The link between PTSD and alcohol abuse in veterans has been long known, yet its effects have only recently been understood. PTSD is a mental health disorder that can develop after someone has experienced or witnessed a traumatic event. For many veterans exposed to the horrors of combat, their trauma often leads to this mental illness. Unfortunately, individuals suffering from this condition are more likely to use alcohol to cope. As a result, alcohol abuse can be seen as both a symptom and cause of PTSD.
What Is PTSD?
Post-traumatic stress disorder (PTSD) is a mental health condition that can develop after experiencing or witnessing a traumatic event. People with PTSD may relive the traumatic event through the following:
- Flashbacks and nightmares
- Experience emotional numbness
- Feelings of guilt, depression, anxiety, and fear
- Avoidance of reminders of the event
- Difficulty sleeping
- Hyper-vigilance and irregular heart rate
PTSD can affect anyone regardless of age, race, sex, or ethnicity. It can also occur after a natural disaster, a car accident, abuse (verbal, physical, or sexual), or war-related events. Those who suffer from PTSD may find it difficult to perform day-to-day tasks, have trouble forming relationships, and struggle with work or school.
Treatment for PTSD can involve psychotherapy, medication, group therapy, and alternative therapies; these may include art therapy and mindfulness meditation. Those suffering from PTSD should seek help to reduce their symptoms and live a more fulfilling life.
What Is Trauma?
Trauma is a type of psychological injury that can result from experiencing or witnessing an exceptionally distressing event. It often involves intense feelings of fear, helplessness, and loss of control. People who have experienced trauma may feel emotionally overwhelmed, experience flashbacks or nightmares, and have difficulty trusting others. Trauma can also lead to physical health problems, including chronic pain, headaches, digestive issues, and sleep disturbances.
Trauma can affect both the mind and the body in profound ways. On a mental level, trauma can lead to intense emotions such as fear, guilt, shame, confusion, anxiety, and depression. It can also cause difficulty sleeping or concentrating. On a physical level, traumas may manifest through nausea/digestive issues, headaches/migraines, fatigue, or physical pain. Trauma can also lead to dangerous behaviors such as self-harm, substance abuse, and suicidal thoughts.
How Does Trauma Impact Veterans?
Trauma can have a significant impact on veterans and their families. War-related trauma can lead to physical, emotional, and psychological distress. Physical effects of trauma can include chronic pain or illness, fatigue, difficulty sleeping, headaches, memory issues, and more. Emotional and psychological impacts may include depression, anxiety, post-traumatic stress disorder (PTSD), or substance abuse.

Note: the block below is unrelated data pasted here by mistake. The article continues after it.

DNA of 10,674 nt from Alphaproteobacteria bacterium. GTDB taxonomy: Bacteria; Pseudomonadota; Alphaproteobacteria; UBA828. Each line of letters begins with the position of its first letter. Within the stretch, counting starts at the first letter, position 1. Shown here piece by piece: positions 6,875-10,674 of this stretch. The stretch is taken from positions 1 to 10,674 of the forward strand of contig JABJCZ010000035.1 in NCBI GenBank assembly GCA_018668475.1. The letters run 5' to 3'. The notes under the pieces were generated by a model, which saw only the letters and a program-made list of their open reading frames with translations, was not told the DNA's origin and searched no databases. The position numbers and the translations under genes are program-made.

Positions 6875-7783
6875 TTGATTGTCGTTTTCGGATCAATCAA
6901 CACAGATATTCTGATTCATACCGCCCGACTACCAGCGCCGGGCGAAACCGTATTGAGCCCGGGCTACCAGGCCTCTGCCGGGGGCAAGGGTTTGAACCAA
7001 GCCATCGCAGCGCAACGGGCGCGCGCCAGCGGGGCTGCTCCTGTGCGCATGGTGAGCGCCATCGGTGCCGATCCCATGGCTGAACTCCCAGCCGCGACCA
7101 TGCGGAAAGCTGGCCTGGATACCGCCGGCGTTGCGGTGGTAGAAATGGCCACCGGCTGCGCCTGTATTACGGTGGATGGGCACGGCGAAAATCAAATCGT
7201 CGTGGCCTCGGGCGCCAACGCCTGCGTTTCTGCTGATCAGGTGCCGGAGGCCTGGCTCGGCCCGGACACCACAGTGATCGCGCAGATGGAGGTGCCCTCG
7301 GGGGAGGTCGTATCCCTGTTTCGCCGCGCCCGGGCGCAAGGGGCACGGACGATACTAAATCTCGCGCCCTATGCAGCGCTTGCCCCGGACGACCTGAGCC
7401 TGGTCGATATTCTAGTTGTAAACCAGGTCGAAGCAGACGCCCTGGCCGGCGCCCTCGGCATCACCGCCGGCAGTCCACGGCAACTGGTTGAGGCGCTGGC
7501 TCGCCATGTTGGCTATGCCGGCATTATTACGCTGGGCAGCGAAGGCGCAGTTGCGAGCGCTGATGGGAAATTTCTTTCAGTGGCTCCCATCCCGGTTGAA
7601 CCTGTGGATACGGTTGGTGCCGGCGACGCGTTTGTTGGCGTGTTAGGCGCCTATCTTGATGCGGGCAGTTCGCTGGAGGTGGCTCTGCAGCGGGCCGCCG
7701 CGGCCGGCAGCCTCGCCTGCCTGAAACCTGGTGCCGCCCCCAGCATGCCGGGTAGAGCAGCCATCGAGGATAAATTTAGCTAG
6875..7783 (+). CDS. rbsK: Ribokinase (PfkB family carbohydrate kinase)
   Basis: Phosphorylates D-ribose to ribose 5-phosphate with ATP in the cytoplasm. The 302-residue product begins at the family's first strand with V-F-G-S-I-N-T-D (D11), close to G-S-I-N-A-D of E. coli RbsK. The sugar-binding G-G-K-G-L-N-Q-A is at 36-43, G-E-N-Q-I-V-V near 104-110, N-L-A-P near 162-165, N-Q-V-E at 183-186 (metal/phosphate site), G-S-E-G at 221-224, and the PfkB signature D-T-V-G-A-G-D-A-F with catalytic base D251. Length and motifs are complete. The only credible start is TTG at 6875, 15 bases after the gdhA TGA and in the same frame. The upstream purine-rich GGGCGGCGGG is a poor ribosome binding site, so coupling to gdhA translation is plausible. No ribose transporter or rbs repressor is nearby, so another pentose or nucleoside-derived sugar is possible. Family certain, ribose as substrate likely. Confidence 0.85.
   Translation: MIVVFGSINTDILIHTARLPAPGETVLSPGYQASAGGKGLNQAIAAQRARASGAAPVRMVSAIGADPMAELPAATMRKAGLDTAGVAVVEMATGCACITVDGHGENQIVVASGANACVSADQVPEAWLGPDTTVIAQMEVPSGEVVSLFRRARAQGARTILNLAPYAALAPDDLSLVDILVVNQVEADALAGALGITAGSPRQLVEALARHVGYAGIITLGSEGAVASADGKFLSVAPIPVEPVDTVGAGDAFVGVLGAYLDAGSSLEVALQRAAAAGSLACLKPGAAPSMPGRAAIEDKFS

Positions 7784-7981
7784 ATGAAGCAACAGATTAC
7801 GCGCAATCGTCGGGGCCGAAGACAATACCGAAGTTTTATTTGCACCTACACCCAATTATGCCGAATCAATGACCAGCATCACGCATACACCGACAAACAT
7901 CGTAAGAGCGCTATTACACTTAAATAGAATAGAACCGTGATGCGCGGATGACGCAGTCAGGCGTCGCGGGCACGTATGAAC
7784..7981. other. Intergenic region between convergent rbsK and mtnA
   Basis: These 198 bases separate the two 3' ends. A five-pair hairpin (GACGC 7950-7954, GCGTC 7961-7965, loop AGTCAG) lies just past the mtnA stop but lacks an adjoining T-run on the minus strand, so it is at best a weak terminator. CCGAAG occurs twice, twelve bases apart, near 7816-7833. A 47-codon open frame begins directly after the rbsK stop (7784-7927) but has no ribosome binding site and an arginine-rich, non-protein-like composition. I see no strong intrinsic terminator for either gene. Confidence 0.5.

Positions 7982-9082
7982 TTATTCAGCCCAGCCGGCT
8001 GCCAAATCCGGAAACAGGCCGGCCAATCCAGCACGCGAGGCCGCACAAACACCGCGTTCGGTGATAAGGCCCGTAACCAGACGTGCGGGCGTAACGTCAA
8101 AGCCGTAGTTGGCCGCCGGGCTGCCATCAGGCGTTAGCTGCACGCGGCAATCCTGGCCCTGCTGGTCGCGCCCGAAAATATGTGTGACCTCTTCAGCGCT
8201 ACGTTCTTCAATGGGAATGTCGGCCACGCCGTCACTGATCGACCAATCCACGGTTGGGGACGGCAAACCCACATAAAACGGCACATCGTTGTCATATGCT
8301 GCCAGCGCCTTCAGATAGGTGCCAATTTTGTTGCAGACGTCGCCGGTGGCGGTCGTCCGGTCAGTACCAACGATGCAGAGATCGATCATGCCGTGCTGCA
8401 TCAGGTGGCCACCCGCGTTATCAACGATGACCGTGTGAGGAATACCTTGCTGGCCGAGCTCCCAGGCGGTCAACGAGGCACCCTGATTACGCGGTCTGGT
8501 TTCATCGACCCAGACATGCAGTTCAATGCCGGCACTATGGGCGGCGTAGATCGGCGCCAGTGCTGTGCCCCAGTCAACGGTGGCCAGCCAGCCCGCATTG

Some physical and psychological effects of trauma may last for years after a veteran’s service is completed, making it difficult to reintegrate into civilian life. In some cases, these symptoms can interfere with veterans’ abilities to work, maintain relationships, care for themselves, and live independently.
Veterans who have experienced trauma may also struggle with feelings of guilt, shame, and hopelessness. They may feel isolated from their friends and family members and be reluctant to seek help or talk about their experiences. Veterans should understand that the effects of trauma are normal responses to abnormal situations. Talking with a mental health professional can help them work through their feelings and find healthy ways to cope.
How Debilitating Is PTSD?
Post-traumatic stress disorder (PTSD) is a mental health condition that can have a devastating impact on individuals who experience it. It typically develops in response to a traumatic event, such as an accident, violent act, natural disaster, or other life-altering experience. Symptoms of PTSD can include intrusive thoughts and memories of the trauma, flashbacks, nightmares, difficulty sleeping and concentrating, irritability or outbursts of anger, and avoiding reminders of the event.
Over time, these symptoms can lead to physical and mental distress that can significantly interfere with a person’s ability to live a full and productive life. People living with PTSD may experience depression, anxiety disorders, substance abuse problems, relationship issues, and even thoughts of suicide.
What Is Alcohol Abuse?
Alcohol abuse is a pattern of drinking that results in harm to one’s health, interpersonal relationships, or ability to work. People who suffer from alcohol abuse drink excessively despite the negative consequences. They may continue to consume dangerous amounts of alcohol even when it does the following:
- Strains their relationships
- Leads to problems at work
- Causes physical and mental health issues
Symptoms of alcohol abuse include drinking more than intended, being unable to control or reduce intake, and experiencing cravings for alcohol. People with alcohol abuse may also lie to cover up their drinking, put themselves in dangerous situations while under the influence of alcohol, and neglect responsibilities at home or work due to their drinking habits. In extreme cases, alcohol abuse can lead to alcoholism (alcohol dependence) and other serious health problems.